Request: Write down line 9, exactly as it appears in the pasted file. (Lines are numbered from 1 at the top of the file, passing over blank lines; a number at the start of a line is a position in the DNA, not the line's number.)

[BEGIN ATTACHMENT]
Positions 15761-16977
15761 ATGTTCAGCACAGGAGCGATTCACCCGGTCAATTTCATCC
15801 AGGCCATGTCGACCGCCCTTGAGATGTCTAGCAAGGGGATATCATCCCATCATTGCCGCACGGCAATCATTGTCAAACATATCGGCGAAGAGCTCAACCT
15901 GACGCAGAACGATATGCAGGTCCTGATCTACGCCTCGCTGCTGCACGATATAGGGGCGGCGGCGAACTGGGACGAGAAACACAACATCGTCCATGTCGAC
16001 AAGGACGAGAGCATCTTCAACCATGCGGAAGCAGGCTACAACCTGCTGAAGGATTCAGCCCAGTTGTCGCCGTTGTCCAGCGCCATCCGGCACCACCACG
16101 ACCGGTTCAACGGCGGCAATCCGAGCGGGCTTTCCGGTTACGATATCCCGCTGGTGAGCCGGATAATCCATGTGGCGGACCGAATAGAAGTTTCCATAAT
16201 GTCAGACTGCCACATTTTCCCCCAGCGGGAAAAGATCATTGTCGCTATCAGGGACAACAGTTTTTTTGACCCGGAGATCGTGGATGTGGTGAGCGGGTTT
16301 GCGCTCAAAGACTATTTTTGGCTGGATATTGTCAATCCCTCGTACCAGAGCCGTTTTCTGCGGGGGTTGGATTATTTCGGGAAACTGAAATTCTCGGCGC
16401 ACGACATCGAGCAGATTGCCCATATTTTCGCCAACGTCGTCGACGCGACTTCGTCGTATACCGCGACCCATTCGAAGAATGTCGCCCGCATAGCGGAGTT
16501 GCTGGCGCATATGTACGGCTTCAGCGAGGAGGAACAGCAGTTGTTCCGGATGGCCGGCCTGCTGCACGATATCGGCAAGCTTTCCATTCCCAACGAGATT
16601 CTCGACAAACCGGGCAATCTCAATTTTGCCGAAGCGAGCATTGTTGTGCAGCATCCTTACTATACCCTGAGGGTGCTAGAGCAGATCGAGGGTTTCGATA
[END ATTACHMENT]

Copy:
16401 ACGACATCGAGCAGATTGCCCATATTTTCGCCAACGTCGTCGACGCGACTTCGTCGTATACCGCGACCCATTCGAAGAATGTCGCCCGCATAGCGGAGTT